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FTC Official Skeptical of Privacy Legislation FTC Official Skeptical of Privacy Legislation

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FTC Official Skeptical of Privacy Legislation

The Federal Trade Commission's newest member Tuesday voiced skepticism with the Commission's call for new legislation to help safeguard online privacy, saying it could undermine the agency's other mission of promoting competition.

During a discussion at the Hudson Institute, Maureen Ohlhausen, one of two Republicans on the five-member commission, said she believed the FTC and Congress should examine the commission's current authority and identify any holes before seeking new power to impose rules to protect online privacy.

"Before seeking new privacy legislation, I think it is important to identify a gap in statutory authority or to identify a case of substantial consumer harm that we would like to address but can't within our existing authority," she said.

In its final report on protecting consumer privacy online, the FTC called on Congress to implement legislation providing "baseline privacy protection" to augment industry self-regulatory efforts. The report did not specify what should be included in such legislation and instead called for working with Congress on crafting such a measure. The report was issued before Ohlhausen joined the commission in April.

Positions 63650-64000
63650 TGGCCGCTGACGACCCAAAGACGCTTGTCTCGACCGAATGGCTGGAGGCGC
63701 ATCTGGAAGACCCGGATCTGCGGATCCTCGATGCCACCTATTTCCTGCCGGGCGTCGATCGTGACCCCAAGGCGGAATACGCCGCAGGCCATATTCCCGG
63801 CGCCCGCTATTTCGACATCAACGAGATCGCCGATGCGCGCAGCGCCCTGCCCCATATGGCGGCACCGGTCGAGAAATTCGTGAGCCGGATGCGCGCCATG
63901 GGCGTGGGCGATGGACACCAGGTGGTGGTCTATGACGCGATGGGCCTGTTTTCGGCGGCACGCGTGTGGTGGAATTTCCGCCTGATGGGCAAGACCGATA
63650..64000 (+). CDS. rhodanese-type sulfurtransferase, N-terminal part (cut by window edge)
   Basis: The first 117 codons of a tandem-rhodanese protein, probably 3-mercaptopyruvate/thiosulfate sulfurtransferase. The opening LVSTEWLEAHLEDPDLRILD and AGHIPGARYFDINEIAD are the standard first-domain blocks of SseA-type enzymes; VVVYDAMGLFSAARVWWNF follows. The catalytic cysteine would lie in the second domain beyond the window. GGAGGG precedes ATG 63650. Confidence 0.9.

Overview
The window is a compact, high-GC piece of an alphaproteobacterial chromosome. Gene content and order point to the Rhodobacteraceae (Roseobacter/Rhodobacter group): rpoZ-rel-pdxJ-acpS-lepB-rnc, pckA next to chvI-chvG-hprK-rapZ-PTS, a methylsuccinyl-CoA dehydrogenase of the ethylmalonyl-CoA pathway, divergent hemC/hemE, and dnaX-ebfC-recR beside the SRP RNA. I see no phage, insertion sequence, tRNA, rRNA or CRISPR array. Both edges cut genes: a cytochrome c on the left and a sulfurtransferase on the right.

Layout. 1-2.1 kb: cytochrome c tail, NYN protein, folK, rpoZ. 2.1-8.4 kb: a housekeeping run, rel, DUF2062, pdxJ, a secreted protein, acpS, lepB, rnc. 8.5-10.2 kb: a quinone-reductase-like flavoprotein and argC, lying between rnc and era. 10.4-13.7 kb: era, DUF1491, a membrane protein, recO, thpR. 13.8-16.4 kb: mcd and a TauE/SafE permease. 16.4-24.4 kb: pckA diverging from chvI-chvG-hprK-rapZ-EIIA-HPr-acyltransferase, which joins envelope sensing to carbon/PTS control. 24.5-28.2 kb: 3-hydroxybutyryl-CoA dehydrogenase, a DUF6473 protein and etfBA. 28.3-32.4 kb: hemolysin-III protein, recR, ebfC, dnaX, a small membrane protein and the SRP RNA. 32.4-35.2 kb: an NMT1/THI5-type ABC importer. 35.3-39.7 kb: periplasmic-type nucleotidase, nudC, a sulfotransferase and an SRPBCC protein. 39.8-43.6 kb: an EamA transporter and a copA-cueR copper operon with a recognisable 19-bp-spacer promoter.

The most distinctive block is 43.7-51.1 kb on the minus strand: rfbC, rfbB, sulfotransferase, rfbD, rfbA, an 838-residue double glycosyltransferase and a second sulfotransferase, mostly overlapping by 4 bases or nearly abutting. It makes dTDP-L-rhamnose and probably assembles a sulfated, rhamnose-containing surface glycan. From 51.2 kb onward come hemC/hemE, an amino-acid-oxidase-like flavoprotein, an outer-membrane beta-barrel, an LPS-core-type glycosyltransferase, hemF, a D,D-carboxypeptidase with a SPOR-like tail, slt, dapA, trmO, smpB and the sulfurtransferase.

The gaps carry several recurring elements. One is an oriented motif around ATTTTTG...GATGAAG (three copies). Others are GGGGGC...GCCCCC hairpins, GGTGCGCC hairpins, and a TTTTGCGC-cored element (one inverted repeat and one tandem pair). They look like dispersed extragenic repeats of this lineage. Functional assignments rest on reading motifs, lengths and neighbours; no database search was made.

Ohlhausen added that new privacy rules could hinder competition by favoring entrenched companies that already have access to consumer data over new entrants that want to obtain such data.

"There are many benefits to information sharing for consumers such as reducing online fraud, improving products and services and increasing competition in the market overall," Ohlhausen said. "So that's why I am concerned about treating privacy solely as a consumer protection issue. It also must be viewed through the competition lens if you want to reach the best outcome for consumers."

Ohlhausen's comments are likely to be welcomed by advertising and marketing industry officials who have voiced concerns with proposals that could restrict their access to consumer data for advertising and marketing. Advertising industry officials have been particularly concerned about efforts to give consumers a robust do-not-track option that would allow consumers to opt out of being tracked online with a few limited exceptions.

In response, the Direct Marketing Association announced on Monday it was creating a Data-Driven Marketing Institute, which will be charged with promoting the benefits of marketing and advertising for consumers. Industry officials have long argued that restricting online advertising could hamper the availability of free content on the Internet.

"I think in recent times especially with the conversations about do-not-track, there are people who want to make what we do sound awful and untoward and it's not," DMA acting President and CEO Linda Woolley told Tech Daily Dose last week. "It's exactly the opposite. This is exactly what consumers love and want."

Privacy advocates argue that consumers need to be given more information about what information companies collect about them and offered a choice about whether they want to be tracked online. Companies track consumers online in order to target ads to them based on their interests.

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